Canadian artist Mychael Barrat creates paintings and prints inspired by fairytales, literature and art history. The narrative-led nature of Mychael’s art makes for unique and imaginative pieces that combine fact and fiction. Versatile in style and appearance, Mychael’s work ranges from intricate cityscapes and maps, to architecture and portraiture. With an eye for colour and detail, Mychael imparts charm and intrigue into each and every piece of art.
Mychael Barratt’s Career
Mychael studied at the Nova Scotia College of Art before moving to London to continue his training at Central St. Martin’s. Mychael still lives in London, and draws so much of his inspiration from the city’s architecture, landscape and everyday life. In the last ten years, Mychael’s art has been part of much of London’s recent art history. Prior to the 2012 London Olympics, Mychael was commissioned to create a large-scale mural in Mile End and in 2013 Mychael was made President of the Royal Society of Painter-Printmakers. Today, his work can be seen in some of London’s most prominent institutions, from The British Library and The British Museum to the V&A Museum.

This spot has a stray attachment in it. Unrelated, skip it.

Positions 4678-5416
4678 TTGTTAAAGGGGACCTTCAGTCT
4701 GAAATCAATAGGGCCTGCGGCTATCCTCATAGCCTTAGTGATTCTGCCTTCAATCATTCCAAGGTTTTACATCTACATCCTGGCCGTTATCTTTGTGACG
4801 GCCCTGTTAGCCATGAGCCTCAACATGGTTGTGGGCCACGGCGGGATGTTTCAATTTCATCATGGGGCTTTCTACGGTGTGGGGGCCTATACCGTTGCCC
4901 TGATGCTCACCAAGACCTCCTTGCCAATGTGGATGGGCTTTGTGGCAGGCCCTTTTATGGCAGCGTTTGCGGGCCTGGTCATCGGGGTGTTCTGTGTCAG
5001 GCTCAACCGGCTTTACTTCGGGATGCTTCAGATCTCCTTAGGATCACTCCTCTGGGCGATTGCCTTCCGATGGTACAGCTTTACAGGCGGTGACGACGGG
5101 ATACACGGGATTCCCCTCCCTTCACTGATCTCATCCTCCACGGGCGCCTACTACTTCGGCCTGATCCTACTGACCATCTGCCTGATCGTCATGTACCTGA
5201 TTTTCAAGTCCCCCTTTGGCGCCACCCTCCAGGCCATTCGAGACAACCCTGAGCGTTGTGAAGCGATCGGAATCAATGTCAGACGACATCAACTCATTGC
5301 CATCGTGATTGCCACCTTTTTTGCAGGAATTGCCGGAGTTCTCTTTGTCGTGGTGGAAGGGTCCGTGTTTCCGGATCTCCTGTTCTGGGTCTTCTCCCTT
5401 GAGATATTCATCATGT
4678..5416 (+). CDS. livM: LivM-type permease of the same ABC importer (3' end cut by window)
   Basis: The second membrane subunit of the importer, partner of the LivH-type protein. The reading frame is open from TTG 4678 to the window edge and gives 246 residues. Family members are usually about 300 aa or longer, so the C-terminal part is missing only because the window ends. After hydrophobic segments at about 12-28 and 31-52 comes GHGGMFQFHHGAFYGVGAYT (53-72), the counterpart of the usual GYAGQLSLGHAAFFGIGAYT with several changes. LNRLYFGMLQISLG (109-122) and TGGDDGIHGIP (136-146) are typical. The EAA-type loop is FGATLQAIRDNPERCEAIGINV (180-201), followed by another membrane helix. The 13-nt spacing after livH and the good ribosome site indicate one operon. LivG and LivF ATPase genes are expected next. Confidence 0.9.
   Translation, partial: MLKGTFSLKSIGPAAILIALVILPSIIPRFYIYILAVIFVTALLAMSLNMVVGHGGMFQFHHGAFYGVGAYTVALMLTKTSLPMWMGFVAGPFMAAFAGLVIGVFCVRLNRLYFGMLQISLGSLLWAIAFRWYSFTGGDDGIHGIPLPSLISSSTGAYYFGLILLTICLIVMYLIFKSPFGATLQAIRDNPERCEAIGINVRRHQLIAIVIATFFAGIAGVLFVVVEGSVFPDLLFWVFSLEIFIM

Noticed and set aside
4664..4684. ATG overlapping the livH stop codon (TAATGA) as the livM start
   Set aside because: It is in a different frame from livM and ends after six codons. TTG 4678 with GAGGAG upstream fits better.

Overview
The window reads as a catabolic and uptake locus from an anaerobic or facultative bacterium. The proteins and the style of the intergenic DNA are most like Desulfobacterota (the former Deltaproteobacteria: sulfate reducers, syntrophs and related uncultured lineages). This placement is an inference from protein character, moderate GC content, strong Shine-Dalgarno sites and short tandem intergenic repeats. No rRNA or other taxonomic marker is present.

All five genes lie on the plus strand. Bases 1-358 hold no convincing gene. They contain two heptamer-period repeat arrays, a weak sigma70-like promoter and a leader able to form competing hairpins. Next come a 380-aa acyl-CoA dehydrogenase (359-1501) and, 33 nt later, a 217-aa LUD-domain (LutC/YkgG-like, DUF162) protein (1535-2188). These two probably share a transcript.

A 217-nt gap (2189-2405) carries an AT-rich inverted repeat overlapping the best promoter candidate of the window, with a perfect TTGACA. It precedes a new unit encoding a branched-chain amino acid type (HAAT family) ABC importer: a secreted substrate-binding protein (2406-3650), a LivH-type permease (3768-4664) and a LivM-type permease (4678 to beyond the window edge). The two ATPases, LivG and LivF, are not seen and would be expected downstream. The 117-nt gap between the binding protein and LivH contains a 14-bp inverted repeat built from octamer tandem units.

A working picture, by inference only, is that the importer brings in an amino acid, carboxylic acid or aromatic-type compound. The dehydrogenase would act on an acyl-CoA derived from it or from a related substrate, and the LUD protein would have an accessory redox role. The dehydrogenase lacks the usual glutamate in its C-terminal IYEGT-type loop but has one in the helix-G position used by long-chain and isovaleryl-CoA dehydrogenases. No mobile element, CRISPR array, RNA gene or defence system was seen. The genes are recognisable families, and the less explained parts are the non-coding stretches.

Muses, Maps and Myths Exhibition
In 2015, Mychael exhibited Muses, Maps and Myths at For Arts Sake’s Bond Street Gallery. The selection of work shown ranged from the fantastical to the fictional, with an interesting look at famous artists and pieces of art. For instance, Mychael adopted the styles Antony Gormley and Yayoi Kusama respectively to create humorous images of the artist’s dogs. This witty approach characterises Mychael’s style and makes for an honest and self-aware approach to creating art.